A Popular Piece at the Barn

This year at Blackthorpe Barn, as usual, the scarf that caught the attention of the casual passersby was not my favourite. You would think by now I would be used to the well known truth ‘to each their own’ – and so it was on this occasion the blue was popular and yet my favourite, the rich red, was not. I realise that this isn’t quite that simple as within different cultures, particularly where colour is concerned, some colours are more popular than others. For example, red is the most popular colour in China and is traditionally considered to bring good luck and success.

However, despite red being a Christmassy colour here in the UK, and, having several of my red scarves on display, it was this blue neckerchief that received the most appreciative comments, and sold first.

Perhaps it was the way I had displayed it draped across the source photograph of my homegrown flowers, clearing showing from where the colour inspiration had come. Perhaps this little detail intrigued people.

Also, it wasn’t as though it was the biggest one on display which naturally was another one of my favourites. This scarf of soft pastel pinks and lilacs on a parchment background only garnered a couple of appreciative comments and it didn’t sell.

After the weekend’s experience I would like to be able to conclude that I have a clearer idea of what my customers want to buy. However, each year the preferences are different. Fashion trends are ephemeral, and at the same time individuals have their own favourite colours and colours that suit them, and, in the end buying any clothing for oneself or as a gift is a matter of personal taste. And, what’s more no directive from the fashion police or Pantone ‘Colour of the Year’ folk will make somebody choose peach (Living Coral, 2019), or purple (Ultra Violet, 2018), or lime green (Greenery, 2017) if they don’t already like those colours.

Author: agnesashe

Artisan, blogger and passionate East Anglian working from home.

15 thoughts on “A Popular Piece at the Barn”

  1. I had to laugh a little in recognition of the impossibility of predicting sales or tastes, I know so well what you mean from my experiences! I also find that items Iā€™m not fond of get attention and sell whereas my favorite ones might languish. I certainly would not make much of a fortuneteller. Or trend predictor! All you can do is make good work and then …sit back and see. There is some mysterious force at work, I think sometimes, in how this whole art business works!

    1. Yes, I think for crafts people and artists there is no point in getting involved in trends and predictions (which are really another form of mass-market promoting and advertising). We should stay true to our own creative vision, produce work to the best of our ability and, as you say, sit back and see.

    1. Oo probably the latter. Sadly I am a glass half empty person. šŸ˜Ÿ But I will endeavour to recall the ‘disappearing off my shelf’ sentiment next time now that that response has been so visually suggested. šŸ˜Š Ta.

  2. I can see why your customers liked the blue scarf (sorry), though the red colours are very striking. I have a related pottery problem – one particular glaze and only that glaze is adored by my (very small) purchasing public, year in, year out, natives and tourists alike. So no matter how much I like the other glazes and styles I’ve made, I am stuck with that one!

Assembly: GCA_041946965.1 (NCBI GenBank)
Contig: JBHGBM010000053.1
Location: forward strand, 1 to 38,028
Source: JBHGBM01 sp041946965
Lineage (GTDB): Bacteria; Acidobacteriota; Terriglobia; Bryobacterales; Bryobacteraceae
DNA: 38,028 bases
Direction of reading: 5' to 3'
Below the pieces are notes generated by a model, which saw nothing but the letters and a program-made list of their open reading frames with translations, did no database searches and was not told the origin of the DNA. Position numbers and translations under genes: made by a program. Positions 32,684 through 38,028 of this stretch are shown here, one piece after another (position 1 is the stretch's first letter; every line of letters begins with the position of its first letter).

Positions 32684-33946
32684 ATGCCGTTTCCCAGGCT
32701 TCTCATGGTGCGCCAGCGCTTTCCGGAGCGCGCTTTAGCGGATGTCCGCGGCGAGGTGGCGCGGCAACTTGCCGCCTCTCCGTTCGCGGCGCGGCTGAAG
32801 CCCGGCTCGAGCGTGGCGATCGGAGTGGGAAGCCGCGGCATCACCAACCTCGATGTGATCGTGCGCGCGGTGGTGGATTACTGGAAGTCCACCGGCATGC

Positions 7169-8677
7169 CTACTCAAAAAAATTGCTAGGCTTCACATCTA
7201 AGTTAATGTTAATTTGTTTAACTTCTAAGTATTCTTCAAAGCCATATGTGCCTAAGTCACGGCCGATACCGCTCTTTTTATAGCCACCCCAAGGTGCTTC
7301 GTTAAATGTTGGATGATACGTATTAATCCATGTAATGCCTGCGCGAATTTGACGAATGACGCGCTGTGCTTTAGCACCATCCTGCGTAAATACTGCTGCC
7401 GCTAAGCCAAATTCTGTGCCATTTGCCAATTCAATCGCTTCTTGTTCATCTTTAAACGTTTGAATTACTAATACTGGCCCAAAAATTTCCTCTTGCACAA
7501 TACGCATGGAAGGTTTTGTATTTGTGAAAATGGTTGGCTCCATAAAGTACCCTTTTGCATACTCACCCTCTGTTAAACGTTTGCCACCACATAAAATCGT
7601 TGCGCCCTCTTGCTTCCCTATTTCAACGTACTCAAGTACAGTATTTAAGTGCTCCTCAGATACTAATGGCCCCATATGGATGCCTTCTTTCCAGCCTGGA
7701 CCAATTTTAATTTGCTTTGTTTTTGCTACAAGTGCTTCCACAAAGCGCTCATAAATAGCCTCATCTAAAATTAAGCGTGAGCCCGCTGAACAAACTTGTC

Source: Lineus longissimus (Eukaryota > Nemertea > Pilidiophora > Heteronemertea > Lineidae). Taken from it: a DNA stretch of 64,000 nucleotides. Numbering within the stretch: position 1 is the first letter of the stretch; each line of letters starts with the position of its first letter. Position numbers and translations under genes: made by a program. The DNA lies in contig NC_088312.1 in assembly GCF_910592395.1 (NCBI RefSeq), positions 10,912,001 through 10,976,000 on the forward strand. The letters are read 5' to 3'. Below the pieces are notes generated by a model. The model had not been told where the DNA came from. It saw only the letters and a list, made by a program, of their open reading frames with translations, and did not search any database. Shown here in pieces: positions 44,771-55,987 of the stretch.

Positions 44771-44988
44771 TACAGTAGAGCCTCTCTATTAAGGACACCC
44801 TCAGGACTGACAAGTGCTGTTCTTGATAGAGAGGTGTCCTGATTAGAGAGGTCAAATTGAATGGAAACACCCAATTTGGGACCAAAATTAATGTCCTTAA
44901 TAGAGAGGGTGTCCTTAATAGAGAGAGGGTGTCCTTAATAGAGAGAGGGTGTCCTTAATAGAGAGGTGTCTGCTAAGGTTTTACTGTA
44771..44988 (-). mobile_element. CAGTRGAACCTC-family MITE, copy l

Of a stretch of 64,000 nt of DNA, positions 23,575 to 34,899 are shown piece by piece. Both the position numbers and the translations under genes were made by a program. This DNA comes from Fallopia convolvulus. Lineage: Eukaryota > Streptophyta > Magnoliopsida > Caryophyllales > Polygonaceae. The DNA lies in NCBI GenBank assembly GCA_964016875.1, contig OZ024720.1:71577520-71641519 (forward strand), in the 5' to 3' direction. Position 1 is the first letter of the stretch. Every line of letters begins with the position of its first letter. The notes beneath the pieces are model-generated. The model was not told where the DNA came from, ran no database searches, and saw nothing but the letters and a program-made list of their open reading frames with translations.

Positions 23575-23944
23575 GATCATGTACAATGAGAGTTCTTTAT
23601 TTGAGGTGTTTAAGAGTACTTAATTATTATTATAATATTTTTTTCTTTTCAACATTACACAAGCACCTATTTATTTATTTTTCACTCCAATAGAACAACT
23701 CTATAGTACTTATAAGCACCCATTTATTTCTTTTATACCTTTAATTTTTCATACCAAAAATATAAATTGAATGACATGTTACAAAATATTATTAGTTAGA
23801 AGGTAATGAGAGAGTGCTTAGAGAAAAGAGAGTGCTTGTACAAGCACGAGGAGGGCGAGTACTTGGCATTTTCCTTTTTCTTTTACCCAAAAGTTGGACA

1. Yes, there is most definitely some work that has a satisfying wholeness about it that translates into an almost universal appeal. However, I can’t help but notice that popular work still has to fit within any current received expectation for a given craft. Maybe your popular glaze is like my blue silks, it’s not too challenging or too different from the mainstream.

  3. That merchandising was striking and eye-catching and came with a story (provenance) that the buyer could relate to friends, so I’m not surprised. And it is a beautiful scarf. I hop that overall the market day went well for you, and that even if you came home dead beat, your ears were ringing with praises for your amazing work.

    1. This year was a mixed year, and it wasn’t just my experience. We all did sell stuff, but we were mostly selling work at the cheaper end of our ranges. I think there were two factors that combined here. One is the uncertainty with the General Election on the 12th December with all the associated negativity surrounding Brexit and the other, and I think more significant, is the shift of the Climate Crisis from a background presence to the top of the political agenda. There’s the big question, ‘Do I/we want, let alone need, more stuff?’ And, also adding to this was that most of the people I spoke to were local with very few even coming from neighbouring counties and I didn’t speak to anybody who was visiting from London this year.

      1. If I wanted to have a job, I think I would go into the de-cluttering business. I have helped several friends through this transition, and am constantly amazed at the amount of “stuff” they accumulate. I doubt, though, that I would put a timeless, quality, hand-made, unique scarf in that category. Perhaps, though, the younger women are not so much the target audience, and that is reducing your market pool.

      2. Well, I am not making any decisions about anything at the moment. I will wait and see what the election brings and the fallout next year of all the Brexit mess, but I do think that the era of luxurious excess and conspicuous consumption is over most people.

    1. Oh the buying public are nothing if not fickle. We just have to work to the best of our abilities and see what comes back. I must say though I did meet some charming and civilised people who were kind enough to be very positive about my work which is always greatly appreciated.

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